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Cellphones Handhelds Mozilla

Firefox Mobile Reaches 1.0 198

Majix writes "Firefox Mobile, the mobile browser developed by Mozilla based on the same engine as in the recently released Firefox 3.6, has finally hit version 1.0. The first device to be officially supported is the Nokia N900. With a long list of features, Firefox Mobile looks to be the most complete mobile browser to date. Highlights include the familiar Awesome Bar, Weave Sync for sharing your browser state between your PC and mobile, and of course tabbed browsing and Firefox add-ons. With the Nokia 900 and Firefox Mobile 1.0, even Flash content including the normal YouTube site is working, showing that a mobile browser does not have to equal a compromised Internet experience."
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Firefox Mobile Reaches 1.0

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  • Nokia N900 win (Score:4, Interesting)

    by dcposch ( 1438157 ) on Saturday January 30, 2010 @05:32PM (#30965662)
    ...the N900 is an amazing platform. I know it from a computational photography class at my university: http://graphics.stanford.edu/courses/cs448a-10/ [stanford.edu] It runs a full Linux distro, has a 5MP camera, and now with FF 1.0 I consider it the first phone with a real browser. (IPhone/ITouch/IPad doesn't count because there's no flash and they don't support any browser extensions. Once I can run Flash, Firebug, and Adblock, then it's real.)

    I think it deserves a shoutout especially because
    *) Nokia is truly awful at promoting their products
    *) a certain company that's great at marketing is making all sorts of splash with the antithesis of this phone. it's called the iPad; it runs a Unix derivative, but is an affront to the Unix philosophy. it somehow manages to be three times the size of an N900 with a tenth the functionality.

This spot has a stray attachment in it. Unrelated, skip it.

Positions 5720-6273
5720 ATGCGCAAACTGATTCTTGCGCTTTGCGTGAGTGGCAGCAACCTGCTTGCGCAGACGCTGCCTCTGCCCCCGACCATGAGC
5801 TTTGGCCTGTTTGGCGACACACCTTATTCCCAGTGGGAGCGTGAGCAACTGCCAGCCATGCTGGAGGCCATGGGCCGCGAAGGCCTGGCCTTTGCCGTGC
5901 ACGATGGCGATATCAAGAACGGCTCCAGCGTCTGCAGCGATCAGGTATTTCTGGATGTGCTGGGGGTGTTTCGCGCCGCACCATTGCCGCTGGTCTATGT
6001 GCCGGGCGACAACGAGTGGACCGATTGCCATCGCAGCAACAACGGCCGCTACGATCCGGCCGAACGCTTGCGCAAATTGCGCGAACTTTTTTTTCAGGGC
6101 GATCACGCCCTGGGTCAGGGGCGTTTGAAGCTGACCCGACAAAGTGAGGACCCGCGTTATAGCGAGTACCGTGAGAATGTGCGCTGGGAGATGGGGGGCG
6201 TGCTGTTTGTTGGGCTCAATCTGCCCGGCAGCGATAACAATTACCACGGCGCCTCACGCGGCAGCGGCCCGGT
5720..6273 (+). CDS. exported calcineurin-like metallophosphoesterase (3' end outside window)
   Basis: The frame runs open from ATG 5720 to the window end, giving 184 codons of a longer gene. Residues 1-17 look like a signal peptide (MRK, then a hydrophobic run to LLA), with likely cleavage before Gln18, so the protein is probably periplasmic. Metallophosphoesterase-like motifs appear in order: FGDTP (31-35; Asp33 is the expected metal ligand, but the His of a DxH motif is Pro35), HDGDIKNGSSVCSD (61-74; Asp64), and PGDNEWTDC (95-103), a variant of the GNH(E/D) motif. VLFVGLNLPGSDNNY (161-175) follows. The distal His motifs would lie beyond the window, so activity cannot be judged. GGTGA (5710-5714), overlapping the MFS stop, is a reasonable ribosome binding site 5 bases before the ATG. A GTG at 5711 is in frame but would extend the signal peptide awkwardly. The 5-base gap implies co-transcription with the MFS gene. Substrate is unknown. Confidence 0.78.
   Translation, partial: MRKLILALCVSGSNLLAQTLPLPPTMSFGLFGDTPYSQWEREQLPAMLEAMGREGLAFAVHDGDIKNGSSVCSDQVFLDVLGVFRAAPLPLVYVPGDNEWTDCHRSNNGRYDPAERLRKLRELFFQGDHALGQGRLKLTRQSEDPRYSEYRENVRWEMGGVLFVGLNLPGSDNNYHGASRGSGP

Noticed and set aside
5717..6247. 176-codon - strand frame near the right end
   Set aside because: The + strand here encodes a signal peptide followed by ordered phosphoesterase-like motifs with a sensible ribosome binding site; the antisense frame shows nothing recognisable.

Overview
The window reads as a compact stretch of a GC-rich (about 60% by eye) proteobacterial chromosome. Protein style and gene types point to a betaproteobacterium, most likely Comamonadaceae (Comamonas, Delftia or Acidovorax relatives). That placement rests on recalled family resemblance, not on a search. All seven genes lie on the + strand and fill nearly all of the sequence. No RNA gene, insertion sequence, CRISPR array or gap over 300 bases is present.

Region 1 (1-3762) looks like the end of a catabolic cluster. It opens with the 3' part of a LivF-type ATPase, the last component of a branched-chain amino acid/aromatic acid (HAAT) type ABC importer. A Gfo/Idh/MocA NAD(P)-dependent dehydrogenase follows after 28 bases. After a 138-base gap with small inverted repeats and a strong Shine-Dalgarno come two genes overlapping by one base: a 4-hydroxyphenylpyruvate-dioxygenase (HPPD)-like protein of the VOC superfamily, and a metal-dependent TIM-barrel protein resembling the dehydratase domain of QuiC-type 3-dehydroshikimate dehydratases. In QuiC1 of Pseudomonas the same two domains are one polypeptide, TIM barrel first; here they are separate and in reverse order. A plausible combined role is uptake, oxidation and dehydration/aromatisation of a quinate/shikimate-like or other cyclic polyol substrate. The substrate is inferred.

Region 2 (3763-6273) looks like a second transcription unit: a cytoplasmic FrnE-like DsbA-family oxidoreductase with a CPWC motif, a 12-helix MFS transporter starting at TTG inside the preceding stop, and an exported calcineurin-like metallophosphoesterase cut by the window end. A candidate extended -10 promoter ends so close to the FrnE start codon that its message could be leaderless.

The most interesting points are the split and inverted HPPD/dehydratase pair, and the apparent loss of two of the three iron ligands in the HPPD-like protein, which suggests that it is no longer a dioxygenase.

I think that N900 + FF Mobile is a real tool in an ocean of toys.
  • Re:Symbian (Score:3, Interesting)

    by fuzzyfuzzyfungus ( 1223518 ) on Saturday January 30, 2010 @06:01PM (#30965860) Journal
    By far the path of least resistance.

    The hard part of Firefox Mobile is the fact that Firefox itself has gotten a bit pudgy. All sorts of optimizing and cutting down and whatnot has been necessary to get it to fit on phone hardware(on the plus side, the fruits of this process should be applicable to just about any small embedded device, and possibly back to desktop Firefox). The second hard part is porting to all the various oddball environments running on different phones.

    The N900 pretty much eliminates the second hard part; because Maemo is basically debian, complete with X and a fair slice of GTK(QT in the future), running on ARM. Its power is limited compared to your standard X86 PC; but it is otherwise probably the closest thing to a normal Linux environment that will ever be available to the general public in phone form(at least in the near future. OpenMoko is nearly dead, the hacks to get at the standard linux that runs under Android are hacks, and anything else is some tiny volume dev-board device.). This makes it a good environment for real-world testing of the effort to make Firefox work within mobile constraints, without the large effort of substantial porting.

    I would assume that the long term plan does involve porting to more environments, because otherwise this is a whole lot of work to put into making sure that Maemo has a nicer browser; but each presents various difficulties. iPhone is almost certainly out, because Apple forbids alternate browsers(they do allow 3rd party programs that put a slightly different face on mobile Safari; but that isn't at all the same thing). Android wants everything done in the java-eque world of Dalvic, with minimal facility for running native Linux applications, so that would be a major porting effort. Symbian has substantial market share(at least for now); but it doesn't resemble any of the environments where Firefox already runs all that much(plus, more practically, S60 devices tend to have specs a bit behind the bleeding edge. The fact that this works is a feather in S60's cap; but if you have a browser that has some dieting to do, there isn't much point in porting until the dieting is done). It really remains to be seen if doing a WinMo port is worth it at all. If WinMo 7 turns out to be genuinely interesting, they probably will. If 7 is just more of 6, WinMo will likely just bleed away into a niche of tightly corporate-controlled Exchange appendages, and Corporate IT lockdown world has never really been Firefox's native habitat.